Employees who work night or rotating shifts report more than twice the rate of missed workdays, resulting in increased absenteeism costs. While night and rotating shift structures are sometimes necessary, they have been linked to an increased risk of accidents and injuries.
The magnitude of this risk varies by industry, but in general, shifts of 10 hours or longer are consistently linked to increased risk of injury, and performance tends to diminish over the course of the shift.
Extended duration work shifts also increase the risk of injuries, accidents and errors, and motor vehicle crashes on the commute to and from work.
Sleep disorders are a major driver of costs in the workplace. When sleep disorders result in lost or poor sleep for an employee or an employee’s spouse, their workplace may see an impact on:
- Presenteeism (being present at work but not fully functioning)
- Healthcare costs
- Costly accidents
Total Cost at a Typical Workplace
A typical employer with 1,000 employees can expect to experience more than $1 million lost each year to fatigue: $272,000 due to absenteeism and $776,000 due to presenteeism. An additional $536,000 in healthcare costs could be avoided with optimization of sleep health.
How Employers Can Reduce Workers Fatigue
Fatigue is a growing problem affecting the workforce. Research estimates that 13% of workplace injuries can be attributed to fatigue, and 43% of Americans admit they may be too tired to function safely at work.
Following are some steps employers can take to reduce the risk of fatigue in their workplace and assist their employees in getting the proper amount of sleep.
Employees with rotating shift schedules or frequent night shift schedules face high risks for fatigue, but employer actions can help avoid this risk. Employers should:
- Avoid assigning permanent night-shift schedules if possible
- Assign regular, predictable schedules
- Avoid long shift lengths (no longer than 12 hours, 8-10 hours is better)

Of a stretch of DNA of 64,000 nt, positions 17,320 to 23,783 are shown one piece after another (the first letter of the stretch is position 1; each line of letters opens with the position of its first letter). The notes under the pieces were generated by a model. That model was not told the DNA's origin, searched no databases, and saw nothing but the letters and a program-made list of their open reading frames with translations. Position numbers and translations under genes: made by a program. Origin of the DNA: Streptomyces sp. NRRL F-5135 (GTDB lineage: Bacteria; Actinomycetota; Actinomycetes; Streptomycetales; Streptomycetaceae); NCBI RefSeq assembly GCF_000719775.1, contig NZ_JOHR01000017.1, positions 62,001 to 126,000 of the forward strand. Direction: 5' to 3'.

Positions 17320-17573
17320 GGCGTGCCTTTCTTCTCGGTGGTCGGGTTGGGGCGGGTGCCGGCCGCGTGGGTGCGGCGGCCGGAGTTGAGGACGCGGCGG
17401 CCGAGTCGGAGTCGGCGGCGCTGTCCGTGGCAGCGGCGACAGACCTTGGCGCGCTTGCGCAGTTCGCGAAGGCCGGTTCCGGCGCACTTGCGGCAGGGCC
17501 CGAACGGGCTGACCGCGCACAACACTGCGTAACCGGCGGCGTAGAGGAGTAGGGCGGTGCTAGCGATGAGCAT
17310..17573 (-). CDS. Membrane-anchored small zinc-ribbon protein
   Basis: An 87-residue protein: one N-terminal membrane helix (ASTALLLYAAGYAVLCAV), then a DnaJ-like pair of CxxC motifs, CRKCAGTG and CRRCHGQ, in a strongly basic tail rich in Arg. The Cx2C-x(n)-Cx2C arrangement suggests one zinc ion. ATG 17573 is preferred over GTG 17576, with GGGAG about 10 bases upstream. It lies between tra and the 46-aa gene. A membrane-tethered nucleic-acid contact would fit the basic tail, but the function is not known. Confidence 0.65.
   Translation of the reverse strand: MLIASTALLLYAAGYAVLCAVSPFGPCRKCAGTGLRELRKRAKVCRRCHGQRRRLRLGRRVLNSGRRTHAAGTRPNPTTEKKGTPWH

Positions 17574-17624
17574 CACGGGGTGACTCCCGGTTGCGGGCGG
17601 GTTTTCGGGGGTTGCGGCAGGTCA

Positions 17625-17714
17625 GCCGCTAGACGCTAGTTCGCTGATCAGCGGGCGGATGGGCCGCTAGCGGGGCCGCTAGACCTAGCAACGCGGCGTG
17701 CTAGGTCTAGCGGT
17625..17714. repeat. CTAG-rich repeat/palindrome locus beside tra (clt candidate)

- Provide adequate time to recover between shifts
- Give employees a voice in their schedules
- Rotate shifts forward when regularly rotating shifts
- Provide frequent breaks within shifts
Allow Napping Where Feasible
Sleeping on the job is typically frowned upon, but if you encourage your employees to rest when safe and feasible, it could prevent an injury or mistake. Many employees are fatigued, but a short nap could give them the energy and focus they need to be safe and productive at work.
Educate Employees About the Importance of Sleep
The more your employees know about the importance of getting the recommended amount of sleep, the more they can do to make sure they avoid the risks of fatigue. On top of making changes to schedules, employers can:
- Promote in-person and online programs focused on sleep
- Offer sleep disorder screening programs
- Make sleep a part of corporate wellness programs
Adopt a Culture That Promotes Sleep Health
As employers adopt programs and policies to reduce employee fatigue, their workers must feel supported in taking advantage of these sleep programs. Employers should:
- Discourage employees from sacrificing sleep for work-related activities
- Provide accommodations if early or late hours are required
- Provide safe transportation and/or nap facilities to help employees stay alert while driving to or from work
- Adopt policies that discourage work-related activities (like email) during off hours
Reach Out for Help